Uncle Vanya

Anton Chekhov, translated by Michael Frayn
Chichester Festival Theatre
Chichester Minerva Theatre
to

I did not see the Laurence Olivier’s star-studded production of Uncle Vanya at the newly-built Chichester Festival Theatre in 1962, but I understand that it lives in the memory to this day, and was described by the New Yorker as “probably the best Vanya in English we shall ever see”. In the theatre’s fiftieth anniversary year it is a fitting tribute to its success to begin the summer season with the same play, and Jeremy Herrin’s beautifully cast production promises to equal the triumph of the first.

This is an Uncle Vanya played as, I believe, Chekhov intended, as if we are simply looking in on a household of ordinary people leading ordinary lives, but with emotions, frustrations, hopes and desires bubbling below the surface, their intensity increased by Russian depth of feeling and the sense that they are trapped in their uneventful lives with no chance of escape.

Olivier played the part of the doctor Astrov, and here it is handsome Alexander Hanson who paces the terrace bemoaning the tedium and depression of a workload which exhausts him while old nurse Marina (Maggie McCarthy) sits calmly knitting with all the following drama passing her by. Trees are ‘planted’ around the stage and a forest can be seen through the veranda windows increasing the sense of isolation from the outside world, and it is trees and their needless destruction which most concern the doctor, that is until the arrival of Professor Serebryakov (Timothy West) with his new young and beautiful wife Yelena take his mind in a different direction.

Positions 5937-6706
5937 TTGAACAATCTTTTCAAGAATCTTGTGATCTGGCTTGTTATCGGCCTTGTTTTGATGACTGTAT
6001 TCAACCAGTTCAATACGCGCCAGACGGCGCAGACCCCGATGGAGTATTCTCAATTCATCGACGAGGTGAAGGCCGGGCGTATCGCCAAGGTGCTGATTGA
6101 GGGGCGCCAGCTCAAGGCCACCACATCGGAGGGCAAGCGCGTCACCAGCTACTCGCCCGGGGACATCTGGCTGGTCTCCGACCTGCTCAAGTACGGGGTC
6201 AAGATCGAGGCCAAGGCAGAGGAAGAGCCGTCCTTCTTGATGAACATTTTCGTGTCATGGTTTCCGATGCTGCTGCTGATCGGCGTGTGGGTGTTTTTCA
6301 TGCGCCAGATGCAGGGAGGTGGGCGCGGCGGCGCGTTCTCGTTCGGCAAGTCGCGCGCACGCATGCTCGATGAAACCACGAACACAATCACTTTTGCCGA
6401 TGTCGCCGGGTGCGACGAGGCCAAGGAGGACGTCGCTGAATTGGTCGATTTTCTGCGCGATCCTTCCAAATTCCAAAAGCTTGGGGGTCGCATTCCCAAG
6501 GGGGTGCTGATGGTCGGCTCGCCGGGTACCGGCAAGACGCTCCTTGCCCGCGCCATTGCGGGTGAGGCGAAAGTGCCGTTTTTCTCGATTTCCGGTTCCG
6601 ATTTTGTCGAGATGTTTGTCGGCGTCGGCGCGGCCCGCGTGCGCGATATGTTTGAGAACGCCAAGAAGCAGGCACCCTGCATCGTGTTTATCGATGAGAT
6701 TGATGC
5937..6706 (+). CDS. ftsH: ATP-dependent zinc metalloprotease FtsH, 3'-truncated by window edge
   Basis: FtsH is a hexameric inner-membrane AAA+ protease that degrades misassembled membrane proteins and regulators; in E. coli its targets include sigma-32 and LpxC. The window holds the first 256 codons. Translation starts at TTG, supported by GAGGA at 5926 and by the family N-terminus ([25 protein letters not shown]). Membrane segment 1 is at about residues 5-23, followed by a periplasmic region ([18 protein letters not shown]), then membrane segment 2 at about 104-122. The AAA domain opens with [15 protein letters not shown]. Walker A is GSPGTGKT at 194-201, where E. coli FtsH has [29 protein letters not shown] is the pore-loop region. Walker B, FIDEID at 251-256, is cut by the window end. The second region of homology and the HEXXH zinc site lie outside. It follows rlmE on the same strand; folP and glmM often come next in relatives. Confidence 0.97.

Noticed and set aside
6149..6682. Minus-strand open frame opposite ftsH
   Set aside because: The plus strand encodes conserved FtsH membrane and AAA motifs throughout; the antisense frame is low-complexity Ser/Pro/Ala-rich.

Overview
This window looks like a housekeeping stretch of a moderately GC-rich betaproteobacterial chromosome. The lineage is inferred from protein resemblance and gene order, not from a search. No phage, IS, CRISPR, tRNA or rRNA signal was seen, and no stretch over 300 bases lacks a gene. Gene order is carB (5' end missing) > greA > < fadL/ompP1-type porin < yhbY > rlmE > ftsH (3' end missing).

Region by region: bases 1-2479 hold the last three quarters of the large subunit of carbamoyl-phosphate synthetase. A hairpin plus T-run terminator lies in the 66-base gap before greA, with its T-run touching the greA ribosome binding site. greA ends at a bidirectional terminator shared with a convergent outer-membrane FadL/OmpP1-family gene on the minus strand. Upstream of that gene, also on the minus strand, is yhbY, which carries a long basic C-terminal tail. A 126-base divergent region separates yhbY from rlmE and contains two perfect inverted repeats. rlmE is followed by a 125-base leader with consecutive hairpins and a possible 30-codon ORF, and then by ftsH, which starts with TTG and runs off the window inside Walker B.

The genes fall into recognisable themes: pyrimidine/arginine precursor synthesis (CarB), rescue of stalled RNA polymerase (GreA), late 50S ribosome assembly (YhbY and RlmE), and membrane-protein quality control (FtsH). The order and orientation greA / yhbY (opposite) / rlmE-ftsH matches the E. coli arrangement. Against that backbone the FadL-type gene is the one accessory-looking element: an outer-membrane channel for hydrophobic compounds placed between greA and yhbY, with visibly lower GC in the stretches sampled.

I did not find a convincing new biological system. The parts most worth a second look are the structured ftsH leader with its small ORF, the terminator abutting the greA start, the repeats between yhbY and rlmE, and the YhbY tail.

Vanya, brother of the professor’s late wife, lusts after the new, and with his niece Sonya hesitantly confessing her love for Astrov, there are three doomed love affairs, but matters really come to a head when the selfish professor casually states his intention to sell the estate to facilitate a better urban lifestyle for himself and his wife. For twenty-five years, Uncle Vanya and his niece Sonya have worked to exhaustion keeping the run-down estate going. What will become of them now?

With such a tragic story, it surprising how much comedy there is in the script and Roger Allam as Vanya is a master of the art seeming only to need inflection and pertinent pauses to create a laugh, yet his mood can turn in an instant to frustrated jealousy, with the bouquet he is bringing to Yelena shredded in his hands at the sight of her in the doctor’s embrace.

Hearing the professor’s plans, his fury erupts in impotent despair that he has wasted his life in useless toil and cannot even manage revenge. “I was a fool to shoot twice and miss both times”. An outstanding performance of a man at the end of his tether, his anger followed by total despair.

Lara Pulver’s Yelena drifts through the house, indolent, elegant, beautiful, totally unsuited to a life in the country and desperately trying to be faithful to her old husband despite the temptations of frustrated sexuality.

"They’ve gone" is repeated with a note of finality as professor and wife depart, leaving elegant grandmother Maria (Maggie Steed) still intent on her political pamphlets, and the impoverished Telegin still playing his guitar.

Dervla Kirwan is a mournful Sonya, only once indulging in embarrassed and almost hysterical giggles as she confesses her love of the doctor to Yelena, and she can only advise “Endure Uncle, endure” there is nothing to be done except work, and maybe with the next generation things will be better.

Not the happiest of endings, but the feeling that we have just watched some very special theatre and there will be hope for the future.

Sheila Connor